My spirited child.
Some of you may remember when Gus was an infant we did a baby group thing through a local nonprofit. Ten weeks of meetings with ten other families to talk about life changes and build some connections and comradery with other parents. It helped, we met some cool people, and I am glad we did it.
Going off of that experience we signed up for a Ones group through the same nonprofit. I had a work meeting the first session so last night was my first time – the group’s second meeting.
Y’all. My child is a lot.
Most of the interactions I have seen Gus in with other kids are one on one or “free form”, meaning they can do whatever they want. While this is kind of like that there is also some structure. There is a play room (staffed) for kids connected to the meeting room and an open door between so kids can come and go as they please. The biggest rule is that if they are eating anything they have to stay with a parent – the group meets during dinner time.
There are 6 other families in the class. One kid played in the play room the whole time (2 hrs). Three kids played in there most of the time with small, non disruptive checks ins with their parents. One kid sat quietly on mom’s lap the whole time. One kid was mainly with the parent and sometimes disruptive.
Then there was Gus. Gus ran back and forth between the two rooms all night. He wanted food and while we had some packed he had no interest in the “stay with parent to eat” rule and freaked when he could not take food with him. He climbed under tables, he tried to push over an easel, he found a stack of stuff in a corner and wedged himself in there tight to touch it all, he found a group of stuffed bears on top of a cabinet 8 feet off the ground that no one else saw and stood, pointing, yelling “bears!” for good portions of the night. He was non stop. He normally is but to watch him in a group of peers is alarming. He wasn’t really poorly behaved – there were a few shouting incidents (and an unfortunate kicking mishap detailed below) but for the most part he was just excitedly ready to touch everything that existed and get all the food he possibly could.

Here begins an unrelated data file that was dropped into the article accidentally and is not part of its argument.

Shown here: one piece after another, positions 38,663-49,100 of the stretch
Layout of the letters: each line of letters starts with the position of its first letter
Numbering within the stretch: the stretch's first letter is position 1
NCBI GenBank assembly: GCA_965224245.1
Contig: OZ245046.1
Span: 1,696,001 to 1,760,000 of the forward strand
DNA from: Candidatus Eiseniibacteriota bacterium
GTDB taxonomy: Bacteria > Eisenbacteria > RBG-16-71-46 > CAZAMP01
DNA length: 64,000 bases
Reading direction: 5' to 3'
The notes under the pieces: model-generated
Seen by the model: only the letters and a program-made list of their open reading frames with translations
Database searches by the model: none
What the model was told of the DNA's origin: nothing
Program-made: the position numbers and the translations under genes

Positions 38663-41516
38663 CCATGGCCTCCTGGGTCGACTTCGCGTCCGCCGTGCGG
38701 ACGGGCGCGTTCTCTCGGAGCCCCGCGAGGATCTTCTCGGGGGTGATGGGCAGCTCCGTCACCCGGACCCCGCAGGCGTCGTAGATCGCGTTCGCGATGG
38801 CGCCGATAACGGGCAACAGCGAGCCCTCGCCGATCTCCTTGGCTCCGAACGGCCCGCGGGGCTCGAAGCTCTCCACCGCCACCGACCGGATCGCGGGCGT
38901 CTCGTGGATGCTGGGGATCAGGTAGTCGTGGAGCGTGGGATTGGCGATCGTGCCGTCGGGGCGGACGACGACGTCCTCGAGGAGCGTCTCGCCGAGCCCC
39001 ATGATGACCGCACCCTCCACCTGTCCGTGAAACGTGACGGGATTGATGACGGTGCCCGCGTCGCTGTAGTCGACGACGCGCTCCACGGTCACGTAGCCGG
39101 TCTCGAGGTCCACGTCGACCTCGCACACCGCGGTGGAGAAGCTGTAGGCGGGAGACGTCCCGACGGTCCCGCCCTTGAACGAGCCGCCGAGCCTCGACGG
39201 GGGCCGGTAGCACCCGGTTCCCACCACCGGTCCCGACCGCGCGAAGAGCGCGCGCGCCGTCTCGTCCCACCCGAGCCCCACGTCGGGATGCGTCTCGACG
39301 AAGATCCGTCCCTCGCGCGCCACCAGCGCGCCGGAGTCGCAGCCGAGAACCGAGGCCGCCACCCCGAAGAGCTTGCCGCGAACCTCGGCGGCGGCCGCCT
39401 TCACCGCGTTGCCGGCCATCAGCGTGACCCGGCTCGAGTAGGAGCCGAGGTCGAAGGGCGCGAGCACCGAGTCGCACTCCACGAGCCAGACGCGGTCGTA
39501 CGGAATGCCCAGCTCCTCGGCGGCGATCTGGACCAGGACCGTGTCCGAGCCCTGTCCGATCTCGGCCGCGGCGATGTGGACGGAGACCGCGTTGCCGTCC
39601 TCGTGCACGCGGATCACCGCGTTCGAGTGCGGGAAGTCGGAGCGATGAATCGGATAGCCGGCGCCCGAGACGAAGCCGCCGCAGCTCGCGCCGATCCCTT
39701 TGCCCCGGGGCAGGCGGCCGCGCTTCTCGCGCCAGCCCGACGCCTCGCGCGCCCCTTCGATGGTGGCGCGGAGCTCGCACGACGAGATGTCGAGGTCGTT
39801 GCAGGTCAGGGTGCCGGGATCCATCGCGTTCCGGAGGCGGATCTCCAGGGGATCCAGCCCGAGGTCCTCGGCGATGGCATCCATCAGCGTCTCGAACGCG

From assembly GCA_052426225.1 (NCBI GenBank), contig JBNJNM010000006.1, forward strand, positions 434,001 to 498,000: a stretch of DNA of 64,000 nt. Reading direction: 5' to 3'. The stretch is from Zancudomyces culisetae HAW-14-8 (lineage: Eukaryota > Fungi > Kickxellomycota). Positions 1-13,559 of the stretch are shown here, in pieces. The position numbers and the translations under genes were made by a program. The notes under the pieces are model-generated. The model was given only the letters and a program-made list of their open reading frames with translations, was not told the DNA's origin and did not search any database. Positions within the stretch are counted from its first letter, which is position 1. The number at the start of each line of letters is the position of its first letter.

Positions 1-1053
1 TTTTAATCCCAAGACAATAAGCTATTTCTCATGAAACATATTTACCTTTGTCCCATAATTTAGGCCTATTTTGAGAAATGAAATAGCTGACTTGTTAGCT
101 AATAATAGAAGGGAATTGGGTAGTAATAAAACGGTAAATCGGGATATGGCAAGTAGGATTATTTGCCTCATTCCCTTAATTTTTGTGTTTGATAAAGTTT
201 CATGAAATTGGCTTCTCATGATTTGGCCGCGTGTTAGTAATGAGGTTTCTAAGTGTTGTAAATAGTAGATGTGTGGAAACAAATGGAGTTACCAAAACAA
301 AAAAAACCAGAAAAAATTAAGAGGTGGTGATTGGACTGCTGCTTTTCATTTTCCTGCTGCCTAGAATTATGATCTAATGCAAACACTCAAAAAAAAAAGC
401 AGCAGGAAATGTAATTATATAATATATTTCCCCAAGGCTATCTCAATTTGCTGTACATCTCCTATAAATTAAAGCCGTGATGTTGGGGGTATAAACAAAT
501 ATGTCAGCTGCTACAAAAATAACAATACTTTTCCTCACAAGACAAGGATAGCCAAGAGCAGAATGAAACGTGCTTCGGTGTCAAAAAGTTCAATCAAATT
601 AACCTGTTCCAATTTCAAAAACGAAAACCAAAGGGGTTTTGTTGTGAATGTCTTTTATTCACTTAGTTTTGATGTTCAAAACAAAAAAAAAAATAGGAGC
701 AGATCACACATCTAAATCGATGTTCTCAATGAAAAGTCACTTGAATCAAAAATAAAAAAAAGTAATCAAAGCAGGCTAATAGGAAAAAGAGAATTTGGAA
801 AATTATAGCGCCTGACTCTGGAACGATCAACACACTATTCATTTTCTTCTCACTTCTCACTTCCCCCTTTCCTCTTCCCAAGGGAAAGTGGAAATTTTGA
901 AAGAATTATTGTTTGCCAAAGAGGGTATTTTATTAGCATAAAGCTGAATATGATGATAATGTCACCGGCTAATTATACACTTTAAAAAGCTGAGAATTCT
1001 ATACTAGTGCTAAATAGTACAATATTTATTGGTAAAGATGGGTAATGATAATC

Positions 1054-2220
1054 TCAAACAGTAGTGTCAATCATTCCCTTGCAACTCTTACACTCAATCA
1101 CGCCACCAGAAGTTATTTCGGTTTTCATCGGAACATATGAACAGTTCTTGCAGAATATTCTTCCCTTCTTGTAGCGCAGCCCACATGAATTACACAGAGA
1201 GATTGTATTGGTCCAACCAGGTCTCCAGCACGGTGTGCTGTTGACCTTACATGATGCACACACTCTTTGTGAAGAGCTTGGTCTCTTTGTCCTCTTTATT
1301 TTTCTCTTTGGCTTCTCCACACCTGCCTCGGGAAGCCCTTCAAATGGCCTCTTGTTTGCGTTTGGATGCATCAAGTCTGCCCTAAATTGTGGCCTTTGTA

Other parents in the group talked about how their kids “get into everything” and then I watched one talking about it as her kid SAT ON HER LAP FOR TWO HOURS. Gus could not handle sitting on my lap for three songs at the end. I just looked at her wide eyed. Your kid gets into everything? Are you leaving them home alone for long periods of time unattended? At one point her kid laid on the floor and Gus yelled “BALL!” and went over and kicked him in the head repeatedly until one of us got there. Honest mistake, right?
I’ve always known Gus is a bit more than other kids and not thought much of it but yesterday I felt the eyes. I felt the parents look at my child and look at us and I felt like my kid was not normal. And it sucked. I asked about it in an online parent group and while I got a few “my kid was like that and now has ____” (which you get anytime you ask a question) I got a lot of folks who said yup, I had one like that and until you have one like that you have no idea. A lot of people realized how intense their kid was when they had a second, less intense child.
Gus is smart, on track developmentally (if not ahead), loving, sweet, and overall, a well-behaved child. He just must drink five red bulls each morning upon waking and does not stop. I know I have talked about this here before but I didn’t realize how intense he was until last night.
I learned some things to do differently next week. First, we will sit in the seats closest to the door to the play room so we can intercept him before he gets too far. We need more food. Once he got what he considered enough he calmed down a touch. The problem is he won’t sit for it. Most weeks I will pick him up from daycare and then pick Lesley up and we’ll go to class. From now on when I pick her up she’ll start giving him food when he is strapped into the seat in the back on our way there so we can get something in him before his feet hit the ground. Third, we’ll communicate more clearly about who is on Gus patrol. There is a break in the middle of the class so one of us will take prebreak and one will take postbreak. This way there is no “what should we do” discussion while Gus is on a rampage.
I bought the book “Raising a Spirited Child” this morning. Last night was a bit alarming. While I don’t feel there is a single thing wrong with him I realize my toolbox might need to be a bit bigger with this kid.